kw: book reviews, nonfiction, writing, editing
Several years ago a retiring colleague gave me several books she didn't intend to take home. Now I am going through the same process myself. I decided to read one of these hand-me-downs that looked interesting: How to Write So People Can Understand You by Robert S. Burger (1914-1998). Beginning in 1958, he taught a course on concise writing for more than thirty years, to a great many of America's largest corporations. He focused on saying the most with the fewest words, without seeming choppy or overly terse. The first edition of his book was published in 1969; mine is the second edition of 1971. It was not reprinted, but a few used copies are found from time to time at Amazon.
The content of the book is simply the content of Mr. Burger's writing course. In 29 chapters—after 4 short chapters of introductory material—he discusses and demonstrates 39 "agents" of bad writing. His experimental subject is the "Sloane Report". The "Stage 1" version is about 2¼ pages of typescript, with 75 numbered, double-spaced lines. At Stage 7 it fits on a half page, though now the paragraphs are single-spaced. Nonetheless, there are but 21 lines.
I have taken several business writing classes. I recall one for which we were given a bad example and asked, prior to the first class session, to try to improve it. I went through the standard sort of editing processes I had learned before, and wrote a version I thought was pretty good. After a couple of days, I wasn't so happy with it. I tackled it again. I turned in both rewrites, with a note: "The second version is what I would write if I weren't afraid of the recipient." It was clear, bold, frank, almost terse, and made the point that needed making, with sufficient backup. It earned praise from the instructor, who said to all the class that the primary "disease" we need to overcome as writers is fear of the reader's reaction.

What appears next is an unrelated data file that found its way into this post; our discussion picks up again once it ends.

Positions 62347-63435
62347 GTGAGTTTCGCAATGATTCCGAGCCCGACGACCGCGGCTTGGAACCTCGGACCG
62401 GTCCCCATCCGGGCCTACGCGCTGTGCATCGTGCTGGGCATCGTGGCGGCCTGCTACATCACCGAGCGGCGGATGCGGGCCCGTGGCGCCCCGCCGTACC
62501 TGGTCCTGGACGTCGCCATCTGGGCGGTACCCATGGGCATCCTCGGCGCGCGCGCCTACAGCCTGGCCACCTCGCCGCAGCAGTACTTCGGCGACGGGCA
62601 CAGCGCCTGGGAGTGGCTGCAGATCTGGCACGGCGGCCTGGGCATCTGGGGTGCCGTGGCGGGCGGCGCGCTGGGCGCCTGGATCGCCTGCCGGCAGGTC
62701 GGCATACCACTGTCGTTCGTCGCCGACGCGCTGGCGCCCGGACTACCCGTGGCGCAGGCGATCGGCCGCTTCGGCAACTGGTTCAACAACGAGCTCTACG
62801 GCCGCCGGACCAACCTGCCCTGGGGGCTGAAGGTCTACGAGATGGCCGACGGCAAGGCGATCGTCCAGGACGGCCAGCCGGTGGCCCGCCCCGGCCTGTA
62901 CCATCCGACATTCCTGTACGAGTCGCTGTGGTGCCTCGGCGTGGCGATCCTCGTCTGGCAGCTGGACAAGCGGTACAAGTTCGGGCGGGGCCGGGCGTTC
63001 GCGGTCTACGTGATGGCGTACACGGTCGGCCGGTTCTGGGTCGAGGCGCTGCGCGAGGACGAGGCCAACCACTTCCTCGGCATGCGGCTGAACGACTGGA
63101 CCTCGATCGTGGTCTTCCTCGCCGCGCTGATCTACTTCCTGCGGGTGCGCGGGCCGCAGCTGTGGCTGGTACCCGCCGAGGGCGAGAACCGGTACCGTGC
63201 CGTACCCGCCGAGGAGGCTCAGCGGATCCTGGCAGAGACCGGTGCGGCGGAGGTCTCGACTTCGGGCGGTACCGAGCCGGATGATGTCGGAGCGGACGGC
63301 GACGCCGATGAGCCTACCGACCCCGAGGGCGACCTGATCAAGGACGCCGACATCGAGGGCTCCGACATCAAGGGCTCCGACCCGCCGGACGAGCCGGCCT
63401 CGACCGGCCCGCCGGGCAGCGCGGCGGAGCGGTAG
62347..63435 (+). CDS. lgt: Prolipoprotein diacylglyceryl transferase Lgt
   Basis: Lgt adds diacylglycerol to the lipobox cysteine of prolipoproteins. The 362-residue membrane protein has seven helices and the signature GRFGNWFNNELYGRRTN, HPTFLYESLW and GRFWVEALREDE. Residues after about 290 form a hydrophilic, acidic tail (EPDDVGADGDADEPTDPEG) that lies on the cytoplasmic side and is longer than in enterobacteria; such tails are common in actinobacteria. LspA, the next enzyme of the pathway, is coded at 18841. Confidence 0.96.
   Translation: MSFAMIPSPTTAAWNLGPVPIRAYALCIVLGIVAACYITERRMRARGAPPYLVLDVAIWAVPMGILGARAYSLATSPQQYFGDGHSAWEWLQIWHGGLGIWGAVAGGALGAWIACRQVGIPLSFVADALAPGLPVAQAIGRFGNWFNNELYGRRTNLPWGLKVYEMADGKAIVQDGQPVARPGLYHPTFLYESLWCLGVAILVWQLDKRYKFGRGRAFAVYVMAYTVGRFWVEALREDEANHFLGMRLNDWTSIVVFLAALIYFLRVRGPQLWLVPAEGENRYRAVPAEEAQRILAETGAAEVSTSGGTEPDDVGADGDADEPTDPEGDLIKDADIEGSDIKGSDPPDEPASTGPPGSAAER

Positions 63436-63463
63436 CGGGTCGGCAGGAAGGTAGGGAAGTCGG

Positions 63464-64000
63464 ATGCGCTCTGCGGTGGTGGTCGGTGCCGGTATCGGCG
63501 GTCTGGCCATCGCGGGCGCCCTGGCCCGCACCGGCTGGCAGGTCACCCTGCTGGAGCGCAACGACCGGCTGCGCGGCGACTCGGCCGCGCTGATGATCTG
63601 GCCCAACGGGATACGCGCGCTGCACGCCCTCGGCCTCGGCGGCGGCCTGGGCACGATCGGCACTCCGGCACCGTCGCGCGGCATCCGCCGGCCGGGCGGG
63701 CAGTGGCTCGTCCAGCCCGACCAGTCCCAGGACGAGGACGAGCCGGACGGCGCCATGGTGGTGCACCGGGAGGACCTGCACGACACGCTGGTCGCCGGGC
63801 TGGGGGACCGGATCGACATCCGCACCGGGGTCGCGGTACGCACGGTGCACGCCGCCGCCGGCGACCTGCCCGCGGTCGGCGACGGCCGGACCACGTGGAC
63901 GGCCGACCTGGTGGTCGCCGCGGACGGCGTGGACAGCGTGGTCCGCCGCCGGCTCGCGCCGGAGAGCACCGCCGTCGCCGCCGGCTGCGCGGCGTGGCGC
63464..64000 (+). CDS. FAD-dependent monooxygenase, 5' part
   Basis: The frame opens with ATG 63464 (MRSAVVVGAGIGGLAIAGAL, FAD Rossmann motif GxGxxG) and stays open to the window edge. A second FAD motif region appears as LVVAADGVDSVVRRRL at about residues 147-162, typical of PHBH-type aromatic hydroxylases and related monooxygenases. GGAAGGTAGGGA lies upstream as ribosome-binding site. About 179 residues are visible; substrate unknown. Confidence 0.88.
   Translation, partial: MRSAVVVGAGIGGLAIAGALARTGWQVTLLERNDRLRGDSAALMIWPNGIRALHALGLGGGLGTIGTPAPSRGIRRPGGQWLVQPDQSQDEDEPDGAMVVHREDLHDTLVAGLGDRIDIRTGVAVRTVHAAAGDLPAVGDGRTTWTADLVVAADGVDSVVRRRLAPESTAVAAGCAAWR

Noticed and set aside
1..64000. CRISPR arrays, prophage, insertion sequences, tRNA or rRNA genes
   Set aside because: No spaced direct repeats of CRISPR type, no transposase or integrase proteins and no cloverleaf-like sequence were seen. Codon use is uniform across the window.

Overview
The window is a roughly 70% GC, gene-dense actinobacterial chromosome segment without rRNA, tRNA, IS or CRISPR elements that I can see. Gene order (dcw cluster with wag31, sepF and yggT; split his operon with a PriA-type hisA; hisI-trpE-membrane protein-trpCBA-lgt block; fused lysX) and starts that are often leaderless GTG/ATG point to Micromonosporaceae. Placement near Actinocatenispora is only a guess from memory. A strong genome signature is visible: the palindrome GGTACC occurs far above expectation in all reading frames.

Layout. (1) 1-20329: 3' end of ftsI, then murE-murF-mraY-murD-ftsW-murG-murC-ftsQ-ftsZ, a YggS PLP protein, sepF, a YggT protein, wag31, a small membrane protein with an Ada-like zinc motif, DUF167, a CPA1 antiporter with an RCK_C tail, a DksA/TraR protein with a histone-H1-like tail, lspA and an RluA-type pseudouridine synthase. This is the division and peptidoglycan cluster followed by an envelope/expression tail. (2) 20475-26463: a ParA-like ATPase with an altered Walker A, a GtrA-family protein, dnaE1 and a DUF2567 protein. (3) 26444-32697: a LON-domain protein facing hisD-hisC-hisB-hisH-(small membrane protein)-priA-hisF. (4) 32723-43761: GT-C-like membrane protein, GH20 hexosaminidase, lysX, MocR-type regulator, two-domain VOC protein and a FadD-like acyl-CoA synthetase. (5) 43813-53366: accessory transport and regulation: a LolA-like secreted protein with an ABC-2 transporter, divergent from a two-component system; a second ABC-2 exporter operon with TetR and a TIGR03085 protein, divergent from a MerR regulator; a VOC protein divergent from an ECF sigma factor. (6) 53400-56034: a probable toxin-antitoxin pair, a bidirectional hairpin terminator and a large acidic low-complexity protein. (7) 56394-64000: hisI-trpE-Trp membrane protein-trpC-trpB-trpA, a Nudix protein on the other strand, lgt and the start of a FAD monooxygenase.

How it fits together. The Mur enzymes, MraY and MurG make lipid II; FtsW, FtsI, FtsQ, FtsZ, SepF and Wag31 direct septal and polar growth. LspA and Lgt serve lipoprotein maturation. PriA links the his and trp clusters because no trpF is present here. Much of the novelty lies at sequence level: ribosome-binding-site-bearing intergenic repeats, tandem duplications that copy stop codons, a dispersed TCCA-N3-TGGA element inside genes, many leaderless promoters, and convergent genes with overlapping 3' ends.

As I compare the various Stages of the Sloane Report, I find that the 7th stage is indeed frank and fearless, in great contrast to the 1st. It makes me wonder, what if Sloane had been handed back the report with, "Fit this on half a page, and make it clear!"? Would it match Burger's version?
I found the book quite interesting, but as I read I began to be bothered. Could anyone other than Burger really go through all this Sturm und Drang over a single, 2-page report? Were Mr. Burger alive to ask, I am sure he would say he could boil it down in an hour, or perhaps half an hour. True, but could anyone else? Unlikely. But perhaps I should give him the benefit of the doubt: I am sure those who take this course do not go through a 39-step or even 29-step process with all their reports afterward. Like any other complex task, in editing we learn to recognize a collection of errors and correct them all at once. After taking a course like this, a student would have picked up at least several of the ideas and be able to apply them. Over time, the skill would grow.
However, I find it telling that the book has been out of print for forty years. The writing book I keep on my desk, and continue to refer to, is "the little book": The Elements of Style by William Strunk and E.B. White. I also have a PDF of the original 1918 edition of Elements that I read through once to see what White changed after Strunk's death. White improved it. Strunk had his idiosyncrasies, but his 105-page book remains in print. The short collection of maxims under the heading "Omit Needless Words" encapsulates the spirit of all the 39 "agents" in Burger's book. "The little book" is, quite simply, not overwhelming. How to Write is overwhelming.